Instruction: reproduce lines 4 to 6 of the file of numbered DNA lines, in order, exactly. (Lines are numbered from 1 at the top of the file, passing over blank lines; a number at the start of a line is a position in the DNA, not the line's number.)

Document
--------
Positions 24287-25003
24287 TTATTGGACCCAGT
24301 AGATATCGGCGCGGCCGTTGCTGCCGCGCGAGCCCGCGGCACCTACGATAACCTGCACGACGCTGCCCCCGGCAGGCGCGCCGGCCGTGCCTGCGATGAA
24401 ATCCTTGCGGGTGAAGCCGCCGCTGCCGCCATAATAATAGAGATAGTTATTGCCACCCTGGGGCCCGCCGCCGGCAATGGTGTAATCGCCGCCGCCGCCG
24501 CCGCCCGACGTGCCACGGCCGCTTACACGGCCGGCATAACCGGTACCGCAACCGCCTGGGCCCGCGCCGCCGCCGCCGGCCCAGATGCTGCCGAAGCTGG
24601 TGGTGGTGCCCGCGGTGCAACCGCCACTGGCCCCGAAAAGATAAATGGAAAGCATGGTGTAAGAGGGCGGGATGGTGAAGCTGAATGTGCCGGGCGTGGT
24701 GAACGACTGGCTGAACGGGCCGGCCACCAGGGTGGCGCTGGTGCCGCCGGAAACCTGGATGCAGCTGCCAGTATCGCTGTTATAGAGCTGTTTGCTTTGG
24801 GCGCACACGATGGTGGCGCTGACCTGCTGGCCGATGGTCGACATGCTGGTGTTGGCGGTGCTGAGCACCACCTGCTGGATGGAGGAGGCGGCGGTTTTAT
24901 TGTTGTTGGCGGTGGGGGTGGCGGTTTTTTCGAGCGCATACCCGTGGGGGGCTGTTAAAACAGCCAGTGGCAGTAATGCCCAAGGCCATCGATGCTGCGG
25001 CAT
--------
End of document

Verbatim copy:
24401 ATCCTTGCGGGTGAAGCCGCCGCTGCCGCCATAATAATAGAGATAGTTATTGCCACCCTGGGGCCCGCCGCCGGCAATGGTGTAATCGCCGCCGCCGCCG
24501 CCGCCCGACGTGCCACGGCCGCTTACACGGCCGGCATAACCGGTACCGCAACCGCCTGGGCCCGCGCCGCCGCCGCCGGCCCAGATGCTGCCGAAGCTGG
24601 TGGTGGTGCCCGCGGTGCAACCGCCACTGGCCCCGAAAAGATAAATGGAAAGCATGGTGTAAGAGGGCGGGATGGTGAAGCTGAATGTGCCGGGCGTGGT